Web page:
To calculate a drainage network or watersheds, a grid must exist that is coded for the direction in which each cell in a surface drains. Flow direction is important in hydrologic modeling because in order to determine where a landscape drains, it is necessary to determine the direction of flow for each cell in the landscape. This is accomplished with the Calculate Flow Direction menu choice. For every cell in the surface grid, the ArcGIS grid processor finds the direction of steepest downward descent.
Flow direction is a focal function. For every 3-x-3 cell neighborhood, the grid processor stops at the center cell and determines which neighboring cell is lowest. Depending on the direction of flow, the output grid will have a cell value at the center cell, as determined by this matrix:
If a cell flows northward, then in the output grid, the cell in its location will have a value of 64
input flow direction
If the direction of flow for a cell is due north, then in the output grid, that cell's value will be 64. These numbers do not have any absolute, relative, or ratio meaning, they are just used as numeric place holders for nominal direction data values (since grid values are always numeric).
Flow Direction is a choice on the Hydro menu. It should only be performed on grids that are known to be free of sinks.
In this data frame, cells flowing due north are displayed in yellow.
Flow accumulation is the next step in hydrologic modeling. Watersheds are defined spatially by the geomorphological property of drainage. In order to generate a drainage network, it is necessary to determine the ultimate flow path of every cell on the landscape grid. Flow accumulation is used to generate a drainage network, based on the direction of flow of each cell. By selecting cells with the greatest accumulated flow, we are able to create a network of high-flow cells. These high-flow cells should lie on stream channels and at valley bottoms.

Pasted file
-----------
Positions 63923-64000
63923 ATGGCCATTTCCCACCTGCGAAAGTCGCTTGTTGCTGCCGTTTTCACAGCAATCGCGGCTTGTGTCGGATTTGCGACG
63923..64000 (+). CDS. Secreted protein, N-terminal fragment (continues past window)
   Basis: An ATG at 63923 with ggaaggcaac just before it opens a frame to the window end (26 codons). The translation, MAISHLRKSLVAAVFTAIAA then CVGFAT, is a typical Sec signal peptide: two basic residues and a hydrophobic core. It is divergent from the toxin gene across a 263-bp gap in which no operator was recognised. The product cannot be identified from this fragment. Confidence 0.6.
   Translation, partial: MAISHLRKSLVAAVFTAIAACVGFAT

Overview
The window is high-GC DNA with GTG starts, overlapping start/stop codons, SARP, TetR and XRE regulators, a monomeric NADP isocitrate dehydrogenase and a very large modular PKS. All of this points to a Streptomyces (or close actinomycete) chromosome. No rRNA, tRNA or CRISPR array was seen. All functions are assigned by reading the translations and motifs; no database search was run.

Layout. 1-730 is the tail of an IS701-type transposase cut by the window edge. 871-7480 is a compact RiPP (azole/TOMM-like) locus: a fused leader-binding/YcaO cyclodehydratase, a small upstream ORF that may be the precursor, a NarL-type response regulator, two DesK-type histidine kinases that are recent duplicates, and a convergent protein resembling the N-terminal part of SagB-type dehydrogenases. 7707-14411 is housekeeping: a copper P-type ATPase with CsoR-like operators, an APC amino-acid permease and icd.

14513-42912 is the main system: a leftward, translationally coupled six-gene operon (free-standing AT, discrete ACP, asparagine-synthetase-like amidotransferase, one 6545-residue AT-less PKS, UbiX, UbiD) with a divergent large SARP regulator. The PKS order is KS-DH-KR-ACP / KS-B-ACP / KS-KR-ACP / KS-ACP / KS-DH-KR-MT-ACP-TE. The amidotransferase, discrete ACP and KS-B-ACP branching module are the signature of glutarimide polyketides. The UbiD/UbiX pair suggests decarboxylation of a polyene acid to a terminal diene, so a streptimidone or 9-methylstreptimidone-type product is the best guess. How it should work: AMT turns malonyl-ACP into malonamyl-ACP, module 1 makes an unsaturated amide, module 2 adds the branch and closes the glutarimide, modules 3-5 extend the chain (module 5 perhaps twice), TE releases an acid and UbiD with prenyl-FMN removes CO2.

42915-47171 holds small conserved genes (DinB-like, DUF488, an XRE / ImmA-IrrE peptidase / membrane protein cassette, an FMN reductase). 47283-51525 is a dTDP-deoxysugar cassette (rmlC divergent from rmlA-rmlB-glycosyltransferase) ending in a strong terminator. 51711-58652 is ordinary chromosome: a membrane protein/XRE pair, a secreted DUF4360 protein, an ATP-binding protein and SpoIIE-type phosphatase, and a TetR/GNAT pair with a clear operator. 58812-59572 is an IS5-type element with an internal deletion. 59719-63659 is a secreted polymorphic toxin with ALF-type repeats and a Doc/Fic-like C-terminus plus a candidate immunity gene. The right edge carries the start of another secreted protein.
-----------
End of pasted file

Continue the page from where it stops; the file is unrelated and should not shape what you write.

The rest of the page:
Once flow accumulation is calculated, it is customary to identify those cells with high flow. This can be done with a Map Query or Map Calculation, or simply by altering the classification of the legend. The display should resemble the vector stream network for the study area.
Higher-flow cells will have a larger value, and in the data frame above, a deeper shade of red.
Here is a display of cells with accumulated flow greater than 5000 cells displayed in red.
Added to the data frame is vector streams. The value of 5000 looks reasonable. Remember that we are eventually going to identify outlet points, so it is more important that the higher-flow downstream cells are identified than all the upland streams. Also, you will always find the vector stream network does not line up perfectly with the DEM-generated flow network, because of the different sources of these data.
Watershed outlet ("pour") points
The next step in delineating watersheds is to select pour points. These are typically points at the edge of the grid, or just downstream of major confluences. Pour points are created by adding a new point layer to the project. Points should be added that are as close to the center of cells as possible. For this reason, it is good to have the high-flow cells displayed and the data frame displayed at very large scale.
Place as many pour points in the data frame as are needed.